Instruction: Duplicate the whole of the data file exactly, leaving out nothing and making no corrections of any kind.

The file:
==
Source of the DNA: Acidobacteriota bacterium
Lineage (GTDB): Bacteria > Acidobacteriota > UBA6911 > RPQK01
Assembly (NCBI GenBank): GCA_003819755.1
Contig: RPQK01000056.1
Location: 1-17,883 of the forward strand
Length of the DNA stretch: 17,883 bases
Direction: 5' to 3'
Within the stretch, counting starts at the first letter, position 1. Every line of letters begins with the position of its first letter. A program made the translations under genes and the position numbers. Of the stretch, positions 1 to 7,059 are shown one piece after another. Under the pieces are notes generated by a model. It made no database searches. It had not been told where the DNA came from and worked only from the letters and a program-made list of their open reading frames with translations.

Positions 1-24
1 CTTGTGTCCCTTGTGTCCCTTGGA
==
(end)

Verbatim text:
Source of the DNA: Acidobacteriota bacterium
Lineage (GTDB): Bacteria > Acidobacteriota > UBA6911 > RPQK01
Assembly (NCBI GenBank): GCA_003819755.1
Contig: RPQK01000056.1
Location: 1-17,883 of the forward strand
Length of the DNA stretch: 17,883 bases
Direction: 5' to 3'
Within the stretch, counting starts at the first letter, position 1. Every line of letters begins with the position of its first letter. A program made the translations under genes and the position numbers. Of the stretch, positions 1 to 7,059 are shown one piece after another. Under the pieces are notes generated by a model. It made no database searches. It had not been told where the DNA came from and worked only from the letters and a program-made list of their open reading frames with translations.

Positions 1-24
1 CTTGTGTCCCTTGTGTCCCTTGGA